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Written By:

Mehdi Bennis, University of Oulu

Published: 15 Jul 2019


CTN Issue: July 2019


A note from the editor:

Federated Learning has become a hot topic at the intersection of Machine Learning and Wireless Networks. Simply put, ML in the cloud is not the ideal scenario for latency-sensitive wireless networks. The Big Data of wireless is inconveniently located at the users leading to bandwidth, latency and also privacy concerns with a traditional cloud based ML solution. But traditional ML is centralized. So what to do? This month we are delighted to have Mehdi Bennis from the University of Oulu to paint us the simplest picture possible of this mathematically complex topic. Comments always welcome.

Alan Gatherer

Trends and Challenges of Federated Learning in the 5G Network

Mehdi Bennis

Mehdi Bennis

Associate Professor and Head of the Intelligent Connectivity and Networks/Systems Group (ICON)

University of Oulu

Figure 1: Vision of edge ML where both ML inference and training processes are pushed down into the network edge (bottom), highlighting two research directions: (1) ML for communication (MLC, from left to right) and (2) communication for ML (CML, from right to left) [PSBD18].

Figure 1: Vision of edge ML where both ML inference and training processes are pushed down into the network edge (bottom), highlighting two research directions: (1) ML for communication (MLC, from left to right) and (2) communication for ML (CML, from right to left) [PSBD18].

While it is clear that 5G will continue to be the innovation platform for the next decade, 5G connectivity alone is insufficient to reap its full benefits. The proliferation of a new breed of autonomous devices, sensing, communicating and acting within their environments is posing unpreceded challenges in terms of generated data at the network edge. This massive amount of data cannot be shipped back to the cloud for training and inference. To solve this massive scalability challenge while addressing privacy, latency, reliability and bandwidth efficiency, intelligence must be pushed down onto the network edge.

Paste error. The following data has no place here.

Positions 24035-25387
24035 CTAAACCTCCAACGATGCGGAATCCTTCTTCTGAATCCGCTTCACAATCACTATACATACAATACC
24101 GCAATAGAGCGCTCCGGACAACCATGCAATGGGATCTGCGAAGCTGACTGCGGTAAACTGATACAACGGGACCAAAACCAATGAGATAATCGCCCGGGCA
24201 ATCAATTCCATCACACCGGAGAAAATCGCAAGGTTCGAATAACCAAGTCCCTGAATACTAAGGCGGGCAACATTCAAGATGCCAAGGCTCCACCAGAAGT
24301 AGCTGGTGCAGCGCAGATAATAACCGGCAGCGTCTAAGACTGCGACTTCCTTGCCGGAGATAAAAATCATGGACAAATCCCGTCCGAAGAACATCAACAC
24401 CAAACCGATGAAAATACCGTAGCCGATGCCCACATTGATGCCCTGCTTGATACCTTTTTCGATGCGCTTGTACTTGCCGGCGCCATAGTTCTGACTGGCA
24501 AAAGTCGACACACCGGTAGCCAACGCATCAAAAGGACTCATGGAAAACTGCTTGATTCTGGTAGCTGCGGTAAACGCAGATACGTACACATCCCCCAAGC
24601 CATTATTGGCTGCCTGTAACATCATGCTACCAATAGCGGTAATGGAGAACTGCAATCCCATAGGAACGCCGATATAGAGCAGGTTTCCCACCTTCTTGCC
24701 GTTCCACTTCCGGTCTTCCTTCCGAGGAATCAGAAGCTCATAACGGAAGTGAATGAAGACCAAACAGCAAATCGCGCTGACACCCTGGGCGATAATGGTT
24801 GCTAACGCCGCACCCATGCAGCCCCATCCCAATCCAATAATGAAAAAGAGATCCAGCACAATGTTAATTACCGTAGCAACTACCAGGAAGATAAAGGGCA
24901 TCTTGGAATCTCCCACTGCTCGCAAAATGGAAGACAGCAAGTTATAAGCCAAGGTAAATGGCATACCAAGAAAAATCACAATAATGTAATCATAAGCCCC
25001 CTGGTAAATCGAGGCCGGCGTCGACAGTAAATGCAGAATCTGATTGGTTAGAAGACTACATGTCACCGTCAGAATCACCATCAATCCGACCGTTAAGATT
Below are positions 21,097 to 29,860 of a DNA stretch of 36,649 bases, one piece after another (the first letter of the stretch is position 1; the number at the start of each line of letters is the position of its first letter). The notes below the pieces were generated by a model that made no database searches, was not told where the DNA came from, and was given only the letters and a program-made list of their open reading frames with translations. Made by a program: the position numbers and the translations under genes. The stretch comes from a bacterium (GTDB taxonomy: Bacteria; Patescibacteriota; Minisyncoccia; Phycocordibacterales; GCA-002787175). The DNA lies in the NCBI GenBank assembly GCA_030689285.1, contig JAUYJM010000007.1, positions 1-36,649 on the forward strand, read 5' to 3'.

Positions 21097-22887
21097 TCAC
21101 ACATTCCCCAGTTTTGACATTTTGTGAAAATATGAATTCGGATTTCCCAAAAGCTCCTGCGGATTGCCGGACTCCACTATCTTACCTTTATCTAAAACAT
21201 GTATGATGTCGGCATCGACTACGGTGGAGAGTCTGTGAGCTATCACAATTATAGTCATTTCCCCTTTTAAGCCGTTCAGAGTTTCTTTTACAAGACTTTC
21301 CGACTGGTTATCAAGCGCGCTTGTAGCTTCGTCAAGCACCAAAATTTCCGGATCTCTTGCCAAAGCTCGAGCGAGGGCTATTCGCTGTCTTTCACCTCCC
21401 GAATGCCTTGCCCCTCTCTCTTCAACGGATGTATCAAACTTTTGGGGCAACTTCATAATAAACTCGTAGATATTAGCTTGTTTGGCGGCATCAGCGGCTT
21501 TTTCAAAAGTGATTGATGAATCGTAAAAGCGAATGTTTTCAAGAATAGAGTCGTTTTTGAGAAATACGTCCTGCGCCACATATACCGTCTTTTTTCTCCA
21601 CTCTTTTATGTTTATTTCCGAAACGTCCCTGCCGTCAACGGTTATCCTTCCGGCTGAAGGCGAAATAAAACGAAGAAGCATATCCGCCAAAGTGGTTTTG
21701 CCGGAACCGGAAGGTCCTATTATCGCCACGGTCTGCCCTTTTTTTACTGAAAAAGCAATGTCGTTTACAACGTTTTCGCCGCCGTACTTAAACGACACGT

Thus far, progress in machine learning (ML) has been fueled primarily by the availability of data and more computing power, whereby a central node (usually in a data center) has full access to a global dataset and a massive amount of storage and computing power. Currently, many deep learning algorithms reside in the cloud, enabled by popular toolkits such as Caffe and TensorFlow, as well as specialized hardware such as tensor processing units. Nonetheless, this centralized approach is ill suited for applications that require low latency, such as flying a drone, controlling a self-driving car, or sending instructions to a robotic surgeon. To perform these mission-critical tasks, future wireless systems must make more decisions at the network edge, more quickly and more reliably that before – even when network connectivity is lost.  

This has sparked a groundswell interest in distributed machine learning, a new paradigm in which training data is stored across a large number of geographically dispersed nodes [KMYS16]. On-device machine learning is essentially about training a high-quality centralized model in a decentralized manner, whereby training data is unevenly distributed and every device has access to a tiny fraction of it. There are clear advantages to doing it this way: Unlike cloud-based artificial intelligence, on-device ML preserves privacy since training data is kept locally on each device. Training is also done locally and updates are aggregated and shared with other nodes over wireless links or via an infrastructure (federating) server.

On the flipside, there are several challenges that must be addressed within federated learning. Among these: 1) a learning model may have a million parameters (e.g., self-driving vehicle), and hence a model update can be bandwidth consuming especially for 1000X devices; 2) Straggler nodes can undermine the training process due to poor computing capabilities or poor path-loss to the federating server; 3) while vanilla FL is about training a global model, adapting to local dynamics and generalizing to other tasks is key; add to that moving nodes, noisy and interfered links; 4) What’s more? although appealing vanilla FL is still a centralized solution with a single point of failure, calling for a fully distributed (serverless) approach. Moreover, since devices have limited resources, on-device machine learning must optimize the model running on the device (tweaking the number of layers, the number of neurons per layer, and other hyperparameters) and power usage, while also considering prediction accuracy and privacy constraints. To overcome the issue of model size, my group has proposed a new technique called federated distillation where devices exchange their model output as opposed to the full model [OKP18]. A helper then aggregates the stored local average logits and calculates the global average logit per label. This is used by every device locally to perform distillation and select the teacher/helper’s logit as a regularizer. In doing so compared to FL, FD yields 26X smaller communication payload size.